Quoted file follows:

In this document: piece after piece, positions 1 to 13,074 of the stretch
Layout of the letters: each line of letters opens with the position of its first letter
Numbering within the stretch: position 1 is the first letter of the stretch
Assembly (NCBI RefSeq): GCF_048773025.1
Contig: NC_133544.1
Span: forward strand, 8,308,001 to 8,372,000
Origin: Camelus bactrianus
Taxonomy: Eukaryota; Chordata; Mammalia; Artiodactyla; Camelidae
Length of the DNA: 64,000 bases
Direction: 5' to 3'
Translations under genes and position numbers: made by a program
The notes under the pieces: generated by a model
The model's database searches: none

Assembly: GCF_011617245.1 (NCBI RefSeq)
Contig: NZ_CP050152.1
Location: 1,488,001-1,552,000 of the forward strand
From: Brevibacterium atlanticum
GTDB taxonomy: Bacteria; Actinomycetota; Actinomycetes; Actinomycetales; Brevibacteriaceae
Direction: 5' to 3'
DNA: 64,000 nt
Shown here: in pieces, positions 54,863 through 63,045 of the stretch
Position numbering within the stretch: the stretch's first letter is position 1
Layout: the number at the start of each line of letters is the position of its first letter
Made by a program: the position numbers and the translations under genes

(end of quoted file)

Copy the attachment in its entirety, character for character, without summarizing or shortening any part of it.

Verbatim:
In this document: piece after piece, positions 1 to 13,074 of the stretch
Layout of the letters: each line of letters opens with the position of its first letter
Numbering within the stretch: position 1 is the first letter of the stretch
Assembly (NCBI RefSeq): GCF_048773025.1
Contig: NC_133544.1
Span: forward strand, 8,308,001 to 8,372,000
Origin: Camelus bactrianus
Taxonomy: Eukaryota; Chordata; Mammalia; Artiodactyla; Camelidae
Length of the DNA: 64,000 bases
Direction: 5' to 3'
Translations under genes and position numbers: made by a program
The notes under the pieces: generated by a model
The model's database searches: none

Assembly: GCF_011617245.1 (NCBI RefSeq)
Contig: NZ_CP050152.1
Location: 1,488,001-1,552,000 of the forward strand
From: Brevibacterium atlanticum
GTDB taxonomy: Bacteria; Actinomycetota; Actinomycetes; Actinomycetales; Brevibacteriaceae
Direction: 5' to 3'
DNA: 64,000 nt
Shown here: in pieces, positions 54,863 through 63,045 of the stretch
Position numbering within the stretch: the stretch's first letter is position 1
Layout: the number at the start of each line of letters is the position of its first letter
Made by a program: the position numbers and the translations under genes